What Else Is Comcast Jamming? Gnutella? Lotus Notes?

from the might-help-to-be-a-little-transparent dept

After the AP confirmed that Comcast was clearly blocking some aspects of Bittorrent, Comcast continued to issue its oddly worded denial statement about how it doesn't specifically block access to any application or content. Of course, that can mean different things to different people, and as the EFF is discovering, perhaps Comcast is being half-truthful in saying it doesn't specifically pick on BitTorrent trafffic. However, that's only because it's doing similar kinds of blocking on other types of traffic, such as content using Gnutella or even Lotus Notes. The EFF has been running a variety of tests and has found that Comcast appears to send forged reset packets for Gnutella, and it points to someone else who found the same thing for Lotus Notes.

Of course, Comcast can do what it wants on its network, but to deny it and not be even remotely transparent about it is pretty questionable (and potentially a violation of FTC rules). Once again, this is the type of thing that wouldn't happen if there were true competition in the broadband market. If people knew that Comcast was arbitrarily cutting off what they could do on their network with no indication (and, actually, actively hiding the fact that they were doing so) many people would look for alternatives. The only problem is that there often aren't any alternatives. Even in the cases where there are, the alternatives often include one other player: a telco like AT&T who seems to be gearing up to do the same thing as Comcast in blocking certain types of content online. It really is a simple question, though: why won't Comcast tell its own customers what it's blocking? When you find out that the company is blocking completely legitimate applications and services with no recourse (or even information admitting it), it's really quite troublesome.

Filed Under: bittorrent, cable, gnutella, lotus notes, network neutrality, traffic shaping, transparency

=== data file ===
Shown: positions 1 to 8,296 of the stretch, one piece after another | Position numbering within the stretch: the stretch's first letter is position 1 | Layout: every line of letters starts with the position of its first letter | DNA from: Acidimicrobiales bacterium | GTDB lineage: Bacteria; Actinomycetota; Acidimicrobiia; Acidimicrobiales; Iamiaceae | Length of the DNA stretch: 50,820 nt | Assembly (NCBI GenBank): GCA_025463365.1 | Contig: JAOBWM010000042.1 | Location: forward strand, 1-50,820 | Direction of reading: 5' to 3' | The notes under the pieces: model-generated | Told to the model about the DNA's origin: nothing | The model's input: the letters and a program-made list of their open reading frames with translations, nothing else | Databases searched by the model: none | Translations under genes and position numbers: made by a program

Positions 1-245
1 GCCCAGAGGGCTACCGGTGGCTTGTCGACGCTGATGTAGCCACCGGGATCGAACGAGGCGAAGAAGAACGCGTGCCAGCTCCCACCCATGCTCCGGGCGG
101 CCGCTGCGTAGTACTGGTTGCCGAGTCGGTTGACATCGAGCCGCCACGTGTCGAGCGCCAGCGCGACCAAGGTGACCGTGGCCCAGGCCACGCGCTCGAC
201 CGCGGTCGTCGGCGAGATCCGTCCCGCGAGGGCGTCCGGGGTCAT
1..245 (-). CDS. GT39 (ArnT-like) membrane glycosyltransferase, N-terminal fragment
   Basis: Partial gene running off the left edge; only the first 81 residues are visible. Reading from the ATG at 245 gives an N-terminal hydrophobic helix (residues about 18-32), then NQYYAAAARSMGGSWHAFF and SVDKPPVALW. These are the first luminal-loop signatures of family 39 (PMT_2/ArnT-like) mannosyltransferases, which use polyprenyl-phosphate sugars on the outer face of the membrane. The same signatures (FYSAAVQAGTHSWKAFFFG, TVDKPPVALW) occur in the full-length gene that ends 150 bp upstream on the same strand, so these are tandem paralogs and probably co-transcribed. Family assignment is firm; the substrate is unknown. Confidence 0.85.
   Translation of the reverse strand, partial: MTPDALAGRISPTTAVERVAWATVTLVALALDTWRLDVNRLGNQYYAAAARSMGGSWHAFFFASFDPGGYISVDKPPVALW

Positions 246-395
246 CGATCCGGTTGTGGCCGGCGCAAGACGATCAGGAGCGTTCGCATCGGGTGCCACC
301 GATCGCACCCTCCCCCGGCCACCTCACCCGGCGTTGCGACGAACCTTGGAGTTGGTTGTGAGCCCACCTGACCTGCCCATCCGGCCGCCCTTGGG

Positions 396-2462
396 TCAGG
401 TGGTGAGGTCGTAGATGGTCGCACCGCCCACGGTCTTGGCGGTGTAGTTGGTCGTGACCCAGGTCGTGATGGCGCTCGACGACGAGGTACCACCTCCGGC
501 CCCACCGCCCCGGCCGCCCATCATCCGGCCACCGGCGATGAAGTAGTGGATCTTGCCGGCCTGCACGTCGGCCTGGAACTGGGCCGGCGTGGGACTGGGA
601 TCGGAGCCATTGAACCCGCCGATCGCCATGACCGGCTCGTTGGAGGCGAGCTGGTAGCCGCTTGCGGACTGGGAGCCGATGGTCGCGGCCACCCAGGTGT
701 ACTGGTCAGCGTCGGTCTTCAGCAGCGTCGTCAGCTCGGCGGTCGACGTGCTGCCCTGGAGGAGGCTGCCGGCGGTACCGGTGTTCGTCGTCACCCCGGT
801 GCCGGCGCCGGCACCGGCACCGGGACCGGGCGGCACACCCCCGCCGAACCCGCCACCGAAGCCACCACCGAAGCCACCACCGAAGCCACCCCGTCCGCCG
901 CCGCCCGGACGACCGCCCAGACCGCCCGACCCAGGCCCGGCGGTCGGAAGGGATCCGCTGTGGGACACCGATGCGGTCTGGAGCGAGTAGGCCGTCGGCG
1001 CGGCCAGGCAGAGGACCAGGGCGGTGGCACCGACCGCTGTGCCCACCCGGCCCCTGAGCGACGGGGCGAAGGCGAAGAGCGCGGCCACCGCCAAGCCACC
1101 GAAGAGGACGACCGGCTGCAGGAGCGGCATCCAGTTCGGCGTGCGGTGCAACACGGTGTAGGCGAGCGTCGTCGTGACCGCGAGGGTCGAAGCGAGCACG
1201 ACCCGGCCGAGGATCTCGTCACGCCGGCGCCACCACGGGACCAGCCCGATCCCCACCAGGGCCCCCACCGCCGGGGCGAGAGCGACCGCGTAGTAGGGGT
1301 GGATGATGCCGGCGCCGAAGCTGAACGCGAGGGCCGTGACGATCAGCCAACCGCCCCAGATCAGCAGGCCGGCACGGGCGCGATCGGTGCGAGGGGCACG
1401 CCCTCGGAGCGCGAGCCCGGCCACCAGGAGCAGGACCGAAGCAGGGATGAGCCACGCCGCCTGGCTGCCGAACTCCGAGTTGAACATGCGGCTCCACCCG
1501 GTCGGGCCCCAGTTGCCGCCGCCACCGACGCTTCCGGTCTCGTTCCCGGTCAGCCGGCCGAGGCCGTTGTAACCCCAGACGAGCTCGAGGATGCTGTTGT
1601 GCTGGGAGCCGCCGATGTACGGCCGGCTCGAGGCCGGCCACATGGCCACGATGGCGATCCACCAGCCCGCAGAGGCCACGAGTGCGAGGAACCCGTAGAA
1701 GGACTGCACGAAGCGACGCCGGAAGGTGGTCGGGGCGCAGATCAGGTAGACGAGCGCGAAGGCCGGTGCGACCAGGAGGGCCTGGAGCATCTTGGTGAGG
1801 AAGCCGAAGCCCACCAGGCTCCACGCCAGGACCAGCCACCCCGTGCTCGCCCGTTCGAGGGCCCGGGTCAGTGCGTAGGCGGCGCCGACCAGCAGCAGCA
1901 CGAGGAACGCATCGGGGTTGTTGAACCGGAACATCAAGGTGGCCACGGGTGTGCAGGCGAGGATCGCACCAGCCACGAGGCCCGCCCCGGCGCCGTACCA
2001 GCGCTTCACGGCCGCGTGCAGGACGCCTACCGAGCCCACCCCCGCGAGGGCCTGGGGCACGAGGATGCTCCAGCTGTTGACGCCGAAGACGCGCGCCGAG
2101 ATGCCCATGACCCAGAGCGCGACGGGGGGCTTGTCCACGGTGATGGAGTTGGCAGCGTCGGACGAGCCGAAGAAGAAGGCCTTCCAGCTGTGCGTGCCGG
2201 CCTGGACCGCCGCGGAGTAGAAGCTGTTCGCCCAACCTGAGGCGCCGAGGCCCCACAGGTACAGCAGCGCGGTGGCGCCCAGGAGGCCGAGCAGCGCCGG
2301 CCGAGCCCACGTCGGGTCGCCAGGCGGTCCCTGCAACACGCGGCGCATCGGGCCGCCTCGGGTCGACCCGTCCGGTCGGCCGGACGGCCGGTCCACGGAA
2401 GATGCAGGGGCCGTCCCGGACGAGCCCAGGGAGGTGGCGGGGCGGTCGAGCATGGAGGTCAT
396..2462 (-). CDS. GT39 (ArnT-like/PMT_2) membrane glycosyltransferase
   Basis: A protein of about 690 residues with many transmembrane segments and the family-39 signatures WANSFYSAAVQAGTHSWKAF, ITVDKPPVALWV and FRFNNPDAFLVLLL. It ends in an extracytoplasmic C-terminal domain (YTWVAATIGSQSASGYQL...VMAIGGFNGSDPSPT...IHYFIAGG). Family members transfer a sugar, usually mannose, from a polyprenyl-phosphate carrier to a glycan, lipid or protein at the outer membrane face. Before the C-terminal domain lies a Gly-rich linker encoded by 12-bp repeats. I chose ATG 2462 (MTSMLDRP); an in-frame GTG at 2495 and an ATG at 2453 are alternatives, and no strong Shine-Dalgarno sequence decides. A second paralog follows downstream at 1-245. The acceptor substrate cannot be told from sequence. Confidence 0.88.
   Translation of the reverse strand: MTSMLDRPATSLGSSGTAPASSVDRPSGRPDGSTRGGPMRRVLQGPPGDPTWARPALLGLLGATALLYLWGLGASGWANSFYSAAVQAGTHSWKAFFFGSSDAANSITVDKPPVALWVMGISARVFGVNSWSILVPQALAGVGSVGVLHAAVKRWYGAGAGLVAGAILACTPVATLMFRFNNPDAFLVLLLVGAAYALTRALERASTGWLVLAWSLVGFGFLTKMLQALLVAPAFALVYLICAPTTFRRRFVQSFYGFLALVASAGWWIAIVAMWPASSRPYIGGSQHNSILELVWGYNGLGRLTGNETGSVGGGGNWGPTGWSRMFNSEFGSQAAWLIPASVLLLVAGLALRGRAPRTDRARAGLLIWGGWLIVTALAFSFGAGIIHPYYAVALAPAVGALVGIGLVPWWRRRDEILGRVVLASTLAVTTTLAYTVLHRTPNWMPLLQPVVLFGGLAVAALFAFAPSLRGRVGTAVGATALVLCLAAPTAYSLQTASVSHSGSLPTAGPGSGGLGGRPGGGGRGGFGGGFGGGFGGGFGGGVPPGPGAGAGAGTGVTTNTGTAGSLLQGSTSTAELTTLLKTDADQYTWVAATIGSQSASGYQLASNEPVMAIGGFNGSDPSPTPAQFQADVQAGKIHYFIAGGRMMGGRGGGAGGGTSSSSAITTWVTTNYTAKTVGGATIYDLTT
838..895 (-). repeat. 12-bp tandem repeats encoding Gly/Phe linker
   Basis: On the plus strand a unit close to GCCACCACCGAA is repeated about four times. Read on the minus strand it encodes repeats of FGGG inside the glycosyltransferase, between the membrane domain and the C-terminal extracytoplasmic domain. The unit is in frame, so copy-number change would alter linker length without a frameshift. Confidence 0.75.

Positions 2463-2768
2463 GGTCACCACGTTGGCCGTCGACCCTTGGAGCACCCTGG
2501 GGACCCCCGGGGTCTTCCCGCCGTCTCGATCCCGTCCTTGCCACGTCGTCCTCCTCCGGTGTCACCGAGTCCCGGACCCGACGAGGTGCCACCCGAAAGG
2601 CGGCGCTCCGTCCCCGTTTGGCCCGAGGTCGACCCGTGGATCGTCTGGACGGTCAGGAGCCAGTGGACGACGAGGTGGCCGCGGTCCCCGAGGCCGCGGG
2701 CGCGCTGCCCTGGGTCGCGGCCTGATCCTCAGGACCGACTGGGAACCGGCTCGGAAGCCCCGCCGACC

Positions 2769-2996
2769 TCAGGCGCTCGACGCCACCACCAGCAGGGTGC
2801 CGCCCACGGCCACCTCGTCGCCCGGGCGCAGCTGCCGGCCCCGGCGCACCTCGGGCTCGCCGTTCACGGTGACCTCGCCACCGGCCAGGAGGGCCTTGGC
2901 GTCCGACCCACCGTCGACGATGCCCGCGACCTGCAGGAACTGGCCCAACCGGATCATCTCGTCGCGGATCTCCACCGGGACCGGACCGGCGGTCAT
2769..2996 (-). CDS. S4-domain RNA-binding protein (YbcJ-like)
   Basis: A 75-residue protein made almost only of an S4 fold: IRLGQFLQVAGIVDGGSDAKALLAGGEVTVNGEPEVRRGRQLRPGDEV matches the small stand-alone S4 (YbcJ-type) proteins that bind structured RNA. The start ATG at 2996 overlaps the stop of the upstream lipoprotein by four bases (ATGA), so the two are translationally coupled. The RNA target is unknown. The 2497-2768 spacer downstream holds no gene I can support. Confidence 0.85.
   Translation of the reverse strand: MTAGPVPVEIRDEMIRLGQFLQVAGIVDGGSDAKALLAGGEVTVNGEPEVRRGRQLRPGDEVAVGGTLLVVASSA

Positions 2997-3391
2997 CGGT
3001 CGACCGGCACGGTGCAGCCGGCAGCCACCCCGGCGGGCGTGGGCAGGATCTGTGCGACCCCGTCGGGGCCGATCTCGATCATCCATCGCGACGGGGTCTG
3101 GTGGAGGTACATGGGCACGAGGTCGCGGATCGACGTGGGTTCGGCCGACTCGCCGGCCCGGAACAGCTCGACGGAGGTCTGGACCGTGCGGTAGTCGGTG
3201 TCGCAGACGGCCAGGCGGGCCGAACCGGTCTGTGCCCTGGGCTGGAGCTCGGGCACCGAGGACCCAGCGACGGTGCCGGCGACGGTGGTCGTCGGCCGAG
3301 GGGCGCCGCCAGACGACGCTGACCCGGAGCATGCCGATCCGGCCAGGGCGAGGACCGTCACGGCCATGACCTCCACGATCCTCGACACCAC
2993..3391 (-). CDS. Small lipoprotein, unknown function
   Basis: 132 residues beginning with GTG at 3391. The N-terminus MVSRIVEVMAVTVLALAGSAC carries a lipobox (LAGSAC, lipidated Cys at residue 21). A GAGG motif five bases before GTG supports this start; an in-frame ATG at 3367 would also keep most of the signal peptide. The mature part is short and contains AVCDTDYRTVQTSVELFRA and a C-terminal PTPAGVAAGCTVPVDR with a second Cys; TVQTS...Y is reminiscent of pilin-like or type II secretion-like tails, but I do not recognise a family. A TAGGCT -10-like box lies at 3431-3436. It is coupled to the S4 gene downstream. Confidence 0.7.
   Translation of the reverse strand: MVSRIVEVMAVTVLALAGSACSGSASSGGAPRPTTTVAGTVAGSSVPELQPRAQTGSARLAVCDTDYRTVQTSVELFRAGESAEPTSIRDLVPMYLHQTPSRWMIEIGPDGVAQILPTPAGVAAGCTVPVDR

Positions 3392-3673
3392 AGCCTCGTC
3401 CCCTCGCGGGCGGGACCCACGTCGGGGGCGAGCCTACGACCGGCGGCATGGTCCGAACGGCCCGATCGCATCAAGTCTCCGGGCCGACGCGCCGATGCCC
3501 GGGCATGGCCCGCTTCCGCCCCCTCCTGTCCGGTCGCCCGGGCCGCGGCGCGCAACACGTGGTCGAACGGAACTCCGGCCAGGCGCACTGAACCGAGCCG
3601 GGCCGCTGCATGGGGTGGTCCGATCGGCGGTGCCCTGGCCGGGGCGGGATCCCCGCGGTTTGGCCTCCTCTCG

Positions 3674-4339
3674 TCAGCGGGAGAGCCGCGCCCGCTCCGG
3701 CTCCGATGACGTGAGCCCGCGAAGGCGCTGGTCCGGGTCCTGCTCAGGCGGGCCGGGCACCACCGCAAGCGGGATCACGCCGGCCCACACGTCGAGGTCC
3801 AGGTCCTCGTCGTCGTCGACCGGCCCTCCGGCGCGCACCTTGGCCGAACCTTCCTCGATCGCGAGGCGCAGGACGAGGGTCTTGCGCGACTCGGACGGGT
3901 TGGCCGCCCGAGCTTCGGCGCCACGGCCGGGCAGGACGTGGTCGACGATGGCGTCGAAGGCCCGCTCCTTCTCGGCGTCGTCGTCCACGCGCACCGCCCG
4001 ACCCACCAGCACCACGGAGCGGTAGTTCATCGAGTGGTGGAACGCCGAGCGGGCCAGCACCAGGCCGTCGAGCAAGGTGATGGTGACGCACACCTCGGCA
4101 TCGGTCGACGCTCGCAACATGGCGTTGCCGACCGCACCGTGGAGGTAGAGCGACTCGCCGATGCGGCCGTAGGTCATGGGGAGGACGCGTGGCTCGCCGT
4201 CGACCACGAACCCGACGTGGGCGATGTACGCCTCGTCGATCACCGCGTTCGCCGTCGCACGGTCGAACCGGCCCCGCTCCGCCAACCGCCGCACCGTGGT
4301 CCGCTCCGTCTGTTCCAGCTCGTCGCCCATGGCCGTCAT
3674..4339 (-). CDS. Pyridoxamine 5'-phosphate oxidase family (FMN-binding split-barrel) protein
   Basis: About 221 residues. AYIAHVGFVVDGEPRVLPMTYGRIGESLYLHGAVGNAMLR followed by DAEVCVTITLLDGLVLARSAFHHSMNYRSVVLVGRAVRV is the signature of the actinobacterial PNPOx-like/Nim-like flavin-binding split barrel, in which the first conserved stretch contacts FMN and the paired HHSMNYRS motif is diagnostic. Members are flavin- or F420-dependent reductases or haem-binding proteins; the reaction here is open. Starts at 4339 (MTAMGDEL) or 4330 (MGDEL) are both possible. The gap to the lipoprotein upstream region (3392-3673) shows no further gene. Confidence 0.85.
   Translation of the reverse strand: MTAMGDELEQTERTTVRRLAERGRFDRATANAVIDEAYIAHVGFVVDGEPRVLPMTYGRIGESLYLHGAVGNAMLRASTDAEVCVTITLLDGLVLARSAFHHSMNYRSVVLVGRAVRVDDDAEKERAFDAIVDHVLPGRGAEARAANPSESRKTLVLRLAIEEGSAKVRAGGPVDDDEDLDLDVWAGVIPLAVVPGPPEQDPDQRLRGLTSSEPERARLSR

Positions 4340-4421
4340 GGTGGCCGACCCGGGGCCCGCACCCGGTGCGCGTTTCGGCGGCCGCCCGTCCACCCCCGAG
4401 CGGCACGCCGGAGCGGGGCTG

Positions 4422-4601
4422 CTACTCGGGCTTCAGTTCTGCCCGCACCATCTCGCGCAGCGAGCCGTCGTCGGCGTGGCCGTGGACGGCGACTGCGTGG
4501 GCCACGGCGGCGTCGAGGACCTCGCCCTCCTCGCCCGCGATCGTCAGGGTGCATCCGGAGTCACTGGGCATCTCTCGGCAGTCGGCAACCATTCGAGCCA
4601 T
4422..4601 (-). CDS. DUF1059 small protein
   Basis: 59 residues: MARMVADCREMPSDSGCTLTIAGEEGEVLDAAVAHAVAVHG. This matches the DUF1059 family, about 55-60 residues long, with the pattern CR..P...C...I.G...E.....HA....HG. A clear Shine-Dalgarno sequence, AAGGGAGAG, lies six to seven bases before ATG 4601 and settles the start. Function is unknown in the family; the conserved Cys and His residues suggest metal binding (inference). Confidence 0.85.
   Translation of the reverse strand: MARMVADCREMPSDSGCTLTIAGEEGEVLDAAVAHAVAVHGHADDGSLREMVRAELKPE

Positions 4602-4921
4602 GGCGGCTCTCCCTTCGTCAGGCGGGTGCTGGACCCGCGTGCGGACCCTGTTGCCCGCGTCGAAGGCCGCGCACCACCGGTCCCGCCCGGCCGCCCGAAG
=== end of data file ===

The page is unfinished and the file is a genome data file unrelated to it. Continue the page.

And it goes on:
Companies: comcast, eff

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  1. identicon
    Daniel Lammert, 22 Oct 2007 @ 9:25am

    Notes Traffic Manipulation Confirmed

    I am a Notes/Domino Admin and can confirm the findings that comcast is manipulating the notes traffic on port 1352. The thing is though, that comcast seems to be doing this only in selective markets and only some of the time. We have a wide variety of field service engineers based out of the home office using comcast. Only some are effected and of those individuals only some of the time.

    I spent a couple of hours troubleshooting with one individual in the Philadelphia comcast market that was experiencing the symptom where any email over approximately 2.5Mb he would try to pass through to our Domino server would basically time out.

    Doing further investigation I was able to confirm (using the wireshark packet sniffer) that he was being sent RST packets by comcast basically telling the server and client to drop the session. These RST packets were made to look like it came from the server but doing traffic analysis on the server side, the server definitely was not sending them out.

    I opened a PMR with Lotus technical support and they are just as frustrated as I am. They are aware of the issues specific to comcast and are cant do much because the problem is not on their end and comcast wont even admit they are doing any thing to the traffic stream. I can confirm that comast is lying by my traffic captures. Bastards.

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